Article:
Reflections on the Experience of Eldering
For me, eldering is an opportunity for prayer. It’s an opportunity to hold the meeting in prayer. It was an opportunity during morning and afternoon worship when a person was speaking – I was praying for that person at the same time, so whatever came out of the person would come out with enlightenment. I was able to use the opportunity to sing songs – I was worshipping. When eldering, you have to carry the people, lifting up our brothers and sisters as they speak, because we need to have that flow, the in and out. So when I’m asked to elder, I have to step back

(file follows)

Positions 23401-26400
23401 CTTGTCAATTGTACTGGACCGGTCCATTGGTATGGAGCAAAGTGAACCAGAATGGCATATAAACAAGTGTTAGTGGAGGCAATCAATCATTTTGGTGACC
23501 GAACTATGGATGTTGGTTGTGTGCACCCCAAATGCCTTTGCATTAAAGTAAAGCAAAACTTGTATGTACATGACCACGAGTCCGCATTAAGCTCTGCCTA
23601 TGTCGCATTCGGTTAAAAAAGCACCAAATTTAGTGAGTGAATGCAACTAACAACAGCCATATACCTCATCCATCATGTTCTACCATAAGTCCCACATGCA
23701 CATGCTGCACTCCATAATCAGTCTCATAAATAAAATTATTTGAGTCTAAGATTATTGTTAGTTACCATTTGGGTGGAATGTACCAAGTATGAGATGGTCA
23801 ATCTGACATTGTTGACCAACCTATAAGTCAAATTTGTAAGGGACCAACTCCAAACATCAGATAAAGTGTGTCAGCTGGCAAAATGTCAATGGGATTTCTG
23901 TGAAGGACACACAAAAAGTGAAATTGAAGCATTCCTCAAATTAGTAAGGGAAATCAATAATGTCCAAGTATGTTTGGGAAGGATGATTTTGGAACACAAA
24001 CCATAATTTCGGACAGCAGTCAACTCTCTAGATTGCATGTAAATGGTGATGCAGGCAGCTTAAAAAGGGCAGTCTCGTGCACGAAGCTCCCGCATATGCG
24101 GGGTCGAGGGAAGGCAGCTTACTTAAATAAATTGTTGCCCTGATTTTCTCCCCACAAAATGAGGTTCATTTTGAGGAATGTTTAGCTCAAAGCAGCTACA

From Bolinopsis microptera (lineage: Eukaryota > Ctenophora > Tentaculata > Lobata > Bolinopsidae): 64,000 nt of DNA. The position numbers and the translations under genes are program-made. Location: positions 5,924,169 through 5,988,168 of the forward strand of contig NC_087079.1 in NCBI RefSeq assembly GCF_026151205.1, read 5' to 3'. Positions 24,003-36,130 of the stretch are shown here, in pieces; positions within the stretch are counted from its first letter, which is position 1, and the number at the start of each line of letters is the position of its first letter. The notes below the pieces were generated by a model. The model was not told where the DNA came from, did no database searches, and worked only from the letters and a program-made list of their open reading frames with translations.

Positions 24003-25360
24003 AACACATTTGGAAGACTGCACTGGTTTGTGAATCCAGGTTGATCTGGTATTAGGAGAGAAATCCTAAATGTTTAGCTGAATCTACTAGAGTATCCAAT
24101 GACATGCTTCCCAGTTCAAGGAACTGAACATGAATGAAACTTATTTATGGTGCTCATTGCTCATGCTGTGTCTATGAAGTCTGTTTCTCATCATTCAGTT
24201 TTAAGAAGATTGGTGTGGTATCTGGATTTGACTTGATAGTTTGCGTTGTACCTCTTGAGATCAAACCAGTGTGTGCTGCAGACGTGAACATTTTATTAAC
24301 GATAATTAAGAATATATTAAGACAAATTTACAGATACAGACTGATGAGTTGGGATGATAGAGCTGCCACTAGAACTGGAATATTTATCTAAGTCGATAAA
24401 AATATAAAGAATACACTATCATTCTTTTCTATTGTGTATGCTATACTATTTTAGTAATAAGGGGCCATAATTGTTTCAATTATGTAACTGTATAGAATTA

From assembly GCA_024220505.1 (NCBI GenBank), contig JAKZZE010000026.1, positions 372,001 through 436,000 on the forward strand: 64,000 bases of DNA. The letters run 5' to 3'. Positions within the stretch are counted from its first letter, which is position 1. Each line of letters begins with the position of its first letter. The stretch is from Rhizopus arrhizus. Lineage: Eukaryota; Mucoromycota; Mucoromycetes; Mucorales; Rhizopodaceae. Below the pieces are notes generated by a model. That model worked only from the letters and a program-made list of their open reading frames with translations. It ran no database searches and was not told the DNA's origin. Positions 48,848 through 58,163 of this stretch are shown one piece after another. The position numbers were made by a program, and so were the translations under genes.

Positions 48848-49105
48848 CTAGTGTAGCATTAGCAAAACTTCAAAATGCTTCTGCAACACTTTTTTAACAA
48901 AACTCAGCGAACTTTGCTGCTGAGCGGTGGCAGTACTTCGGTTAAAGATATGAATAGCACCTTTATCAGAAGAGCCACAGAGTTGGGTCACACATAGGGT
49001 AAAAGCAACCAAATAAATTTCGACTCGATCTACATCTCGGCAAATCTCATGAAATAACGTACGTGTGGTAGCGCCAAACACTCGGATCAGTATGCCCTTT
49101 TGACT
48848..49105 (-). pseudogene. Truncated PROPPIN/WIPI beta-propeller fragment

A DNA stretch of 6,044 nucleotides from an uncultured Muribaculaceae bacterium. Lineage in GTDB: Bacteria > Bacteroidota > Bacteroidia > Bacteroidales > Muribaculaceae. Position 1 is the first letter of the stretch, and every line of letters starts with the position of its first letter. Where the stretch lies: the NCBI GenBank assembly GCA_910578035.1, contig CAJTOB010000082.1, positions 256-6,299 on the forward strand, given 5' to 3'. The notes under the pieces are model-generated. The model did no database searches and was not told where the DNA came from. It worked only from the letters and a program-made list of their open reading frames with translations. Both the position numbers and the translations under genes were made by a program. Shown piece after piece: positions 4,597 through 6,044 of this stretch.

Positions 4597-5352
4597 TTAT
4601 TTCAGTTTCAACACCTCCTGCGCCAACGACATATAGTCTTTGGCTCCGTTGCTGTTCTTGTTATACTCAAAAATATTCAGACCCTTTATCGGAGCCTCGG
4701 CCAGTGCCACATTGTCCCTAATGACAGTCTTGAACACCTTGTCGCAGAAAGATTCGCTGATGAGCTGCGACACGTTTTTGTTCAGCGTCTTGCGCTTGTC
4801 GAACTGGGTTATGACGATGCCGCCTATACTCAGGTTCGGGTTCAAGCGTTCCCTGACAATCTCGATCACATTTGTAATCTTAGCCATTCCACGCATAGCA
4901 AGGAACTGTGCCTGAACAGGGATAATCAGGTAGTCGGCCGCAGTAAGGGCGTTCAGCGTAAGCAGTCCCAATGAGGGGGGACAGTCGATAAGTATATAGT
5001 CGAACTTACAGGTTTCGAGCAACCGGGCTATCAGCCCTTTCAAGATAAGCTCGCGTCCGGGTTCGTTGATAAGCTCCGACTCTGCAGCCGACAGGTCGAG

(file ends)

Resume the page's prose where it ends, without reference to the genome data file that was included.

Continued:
I want to honor the trees. When laboring at eldering, I turned to the trees out there and asked for help and sure enough, the trees helped, as did the breeze coming through here.
Regarding my experience of holding Ann Davidson as the clerk, I had the experience of the three of us [Ann, myself and the other elder holding Ann] as being one; that we were together. It was an incredible experience.
I want to thank the elders who shared their methods. I found that very, very helpful.
rning Session: Lucinda Antrim, Clerk,
John Edminster and Karen Snare Note Takers
Afternoon Session: Ann Davidson, Clerk
Karen Reixach and Steve Ross Note Takers
Reflection Session: Roger Dreisbach-Williams, Clerk
Spee Braun Note Taker
Report Prepared by Roger Dreisbach-Williams and Ruth Bryan
Quoted from ministry received, except whatever is in brackets